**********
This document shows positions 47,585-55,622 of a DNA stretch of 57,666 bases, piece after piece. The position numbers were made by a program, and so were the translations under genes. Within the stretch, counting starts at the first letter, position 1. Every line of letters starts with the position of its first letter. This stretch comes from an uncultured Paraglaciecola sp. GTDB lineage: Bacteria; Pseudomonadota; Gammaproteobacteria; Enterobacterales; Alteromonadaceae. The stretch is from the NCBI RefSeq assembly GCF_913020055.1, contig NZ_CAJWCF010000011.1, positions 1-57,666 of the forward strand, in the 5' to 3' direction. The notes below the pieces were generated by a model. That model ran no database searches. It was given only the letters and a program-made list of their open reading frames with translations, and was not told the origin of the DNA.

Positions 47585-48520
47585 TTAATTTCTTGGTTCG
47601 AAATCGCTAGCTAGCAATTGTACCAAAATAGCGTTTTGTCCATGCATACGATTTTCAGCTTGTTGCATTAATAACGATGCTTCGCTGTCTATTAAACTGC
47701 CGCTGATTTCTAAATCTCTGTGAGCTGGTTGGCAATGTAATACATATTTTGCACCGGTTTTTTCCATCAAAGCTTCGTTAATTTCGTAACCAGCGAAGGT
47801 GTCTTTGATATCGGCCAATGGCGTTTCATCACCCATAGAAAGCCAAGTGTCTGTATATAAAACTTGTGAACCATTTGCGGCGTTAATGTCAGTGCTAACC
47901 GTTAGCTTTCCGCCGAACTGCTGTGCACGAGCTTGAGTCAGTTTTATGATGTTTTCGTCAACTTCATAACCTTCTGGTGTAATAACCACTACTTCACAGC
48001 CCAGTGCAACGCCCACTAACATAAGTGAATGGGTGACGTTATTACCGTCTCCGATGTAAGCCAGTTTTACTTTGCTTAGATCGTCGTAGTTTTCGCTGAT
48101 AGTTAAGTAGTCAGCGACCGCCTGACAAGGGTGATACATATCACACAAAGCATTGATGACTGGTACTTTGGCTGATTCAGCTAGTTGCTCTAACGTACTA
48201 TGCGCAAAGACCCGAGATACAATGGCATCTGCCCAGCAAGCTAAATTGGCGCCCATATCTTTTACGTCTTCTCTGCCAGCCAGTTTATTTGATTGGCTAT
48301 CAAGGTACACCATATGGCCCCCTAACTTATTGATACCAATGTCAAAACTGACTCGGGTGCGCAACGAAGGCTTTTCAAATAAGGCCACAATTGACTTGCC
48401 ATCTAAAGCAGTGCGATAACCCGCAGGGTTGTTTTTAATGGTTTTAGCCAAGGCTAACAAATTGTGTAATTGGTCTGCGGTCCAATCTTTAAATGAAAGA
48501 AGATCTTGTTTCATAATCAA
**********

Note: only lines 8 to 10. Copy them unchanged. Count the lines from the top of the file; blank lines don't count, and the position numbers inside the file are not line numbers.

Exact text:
48001 CCAGTGCAACGCCCACTAACATAAGTGAATGGGTGACGTTATTACCGTCTCCGATGTAAGCCAGTTTTACTTTGCTTAGATCGTCGTAGTTTTCGCTGAT
48101 AGTTAAGTAGTCAGCGACCGCCTGACAAGGGTGATACATATCACACAAAGCATTGATGACTGGTACTTTGGCTGATTCAGCTAGTTGCTCTAACGTACTA
48201 TGCGCAAAGACCCGAGATACAATGGCATCTGCCCAGCAAGCTAAATTGGCGCCCATATCTTTTACGTCTTCTCTGCCAGCCAGTTTATTTGATTGGCTAT